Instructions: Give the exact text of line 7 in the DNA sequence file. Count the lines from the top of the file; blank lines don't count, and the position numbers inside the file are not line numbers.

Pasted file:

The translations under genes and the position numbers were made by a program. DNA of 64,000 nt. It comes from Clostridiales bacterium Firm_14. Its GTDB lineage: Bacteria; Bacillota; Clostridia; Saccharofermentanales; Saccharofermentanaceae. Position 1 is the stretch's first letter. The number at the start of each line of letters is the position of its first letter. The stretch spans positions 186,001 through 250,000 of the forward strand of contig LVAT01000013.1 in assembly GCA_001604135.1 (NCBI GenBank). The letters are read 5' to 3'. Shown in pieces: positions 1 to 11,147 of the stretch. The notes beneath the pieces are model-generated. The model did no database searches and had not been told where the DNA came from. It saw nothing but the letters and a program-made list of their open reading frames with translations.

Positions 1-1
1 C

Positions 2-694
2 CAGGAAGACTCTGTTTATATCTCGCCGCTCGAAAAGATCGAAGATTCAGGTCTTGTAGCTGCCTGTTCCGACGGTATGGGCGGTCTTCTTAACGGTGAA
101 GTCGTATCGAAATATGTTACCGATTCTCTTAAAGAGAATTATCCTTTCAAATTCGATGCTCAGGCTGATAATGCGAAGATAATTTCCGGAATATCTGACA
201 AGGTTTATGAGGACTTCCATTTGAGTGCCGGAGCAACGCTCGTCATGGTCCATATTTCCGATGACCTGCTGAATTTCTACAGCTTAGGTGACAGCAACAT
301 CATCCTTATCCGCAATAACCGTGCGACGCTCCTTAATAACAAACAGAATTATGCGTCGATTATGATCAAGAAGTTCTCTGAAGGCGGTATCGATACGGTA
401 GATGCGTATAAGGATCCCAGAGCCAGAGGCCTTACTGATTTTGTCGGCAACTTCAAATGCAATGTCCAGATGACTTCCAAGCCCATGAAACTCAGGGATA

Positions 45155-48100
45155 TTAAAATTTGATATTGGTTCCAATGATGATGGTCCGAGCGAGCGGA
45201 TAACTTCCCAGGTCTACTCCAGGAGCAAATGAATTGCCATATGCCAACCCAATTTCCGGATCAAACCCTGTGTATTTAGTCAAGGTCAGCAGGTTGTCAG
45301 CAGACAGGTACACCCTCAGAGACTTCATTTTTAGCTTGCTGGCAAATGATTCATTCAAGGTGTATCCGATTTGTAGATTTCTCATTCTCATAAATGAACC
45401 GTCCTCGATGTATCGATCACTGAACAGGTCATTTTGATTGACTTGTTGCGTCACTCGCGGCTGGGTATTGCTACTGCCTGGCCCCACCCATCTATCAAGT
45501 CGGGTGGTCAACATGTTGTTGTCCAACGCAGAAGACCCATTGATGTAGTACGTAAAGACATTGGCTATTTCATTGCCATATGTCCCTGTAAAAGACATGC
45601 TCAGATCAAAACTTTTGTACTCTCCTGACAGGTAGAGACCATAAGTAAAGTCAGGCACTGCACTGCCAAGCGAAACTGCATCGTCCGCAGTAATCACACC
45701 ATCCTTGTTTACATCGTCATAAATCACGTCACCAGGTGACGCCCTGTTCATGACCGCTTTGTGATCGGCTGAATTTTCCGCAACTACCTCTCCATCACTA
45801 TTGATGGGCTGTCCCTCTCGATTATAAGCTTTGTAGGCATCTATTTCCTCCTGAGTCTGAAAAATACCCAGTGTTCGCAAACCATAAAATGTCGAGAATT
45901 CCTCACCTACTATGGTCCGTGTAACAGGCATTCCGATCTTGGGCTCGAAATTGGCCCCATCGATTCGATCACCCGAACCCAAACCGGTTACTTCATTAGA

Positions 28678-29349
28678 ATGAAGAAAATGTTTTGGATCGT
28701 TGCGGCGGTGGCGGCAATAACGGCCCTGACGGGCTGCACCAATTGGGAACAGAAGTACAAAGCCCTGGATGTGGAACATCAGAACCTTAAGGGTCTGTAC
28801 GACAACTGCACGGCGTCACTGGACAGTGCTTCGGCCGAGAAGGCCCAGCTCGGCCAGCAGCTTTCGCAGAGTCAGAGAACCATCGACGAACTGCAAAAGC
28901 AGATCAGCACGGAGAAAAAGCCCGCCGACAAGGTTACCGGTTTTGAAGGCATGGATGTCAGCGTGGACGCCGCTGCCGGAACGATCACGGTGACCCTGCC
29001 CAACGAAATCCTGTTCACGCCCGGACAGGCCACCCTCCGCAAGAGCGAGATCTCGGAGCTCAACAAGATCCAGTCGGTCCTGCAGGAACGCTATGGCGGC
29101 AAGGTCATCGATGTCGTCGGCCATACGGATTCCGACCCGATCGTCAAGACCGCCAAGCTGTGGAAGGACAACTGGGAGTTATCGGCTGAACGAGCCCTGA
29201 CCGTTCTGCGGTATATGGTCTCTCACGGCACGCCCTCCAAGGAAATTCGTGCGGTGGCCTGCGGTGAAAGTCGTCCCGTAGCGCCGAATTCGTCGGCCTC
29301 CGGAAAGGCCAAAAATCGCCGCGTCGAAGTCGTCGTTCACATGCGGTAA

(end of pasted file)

201 AGGTTTATGAGGACTTCCATTTGAGTGCCGGAGCAACGCTCGTCATGGTCCATATTTCCGATGACCTGCTGAATTTCTACAGCTTAGGTGACAGCAACAT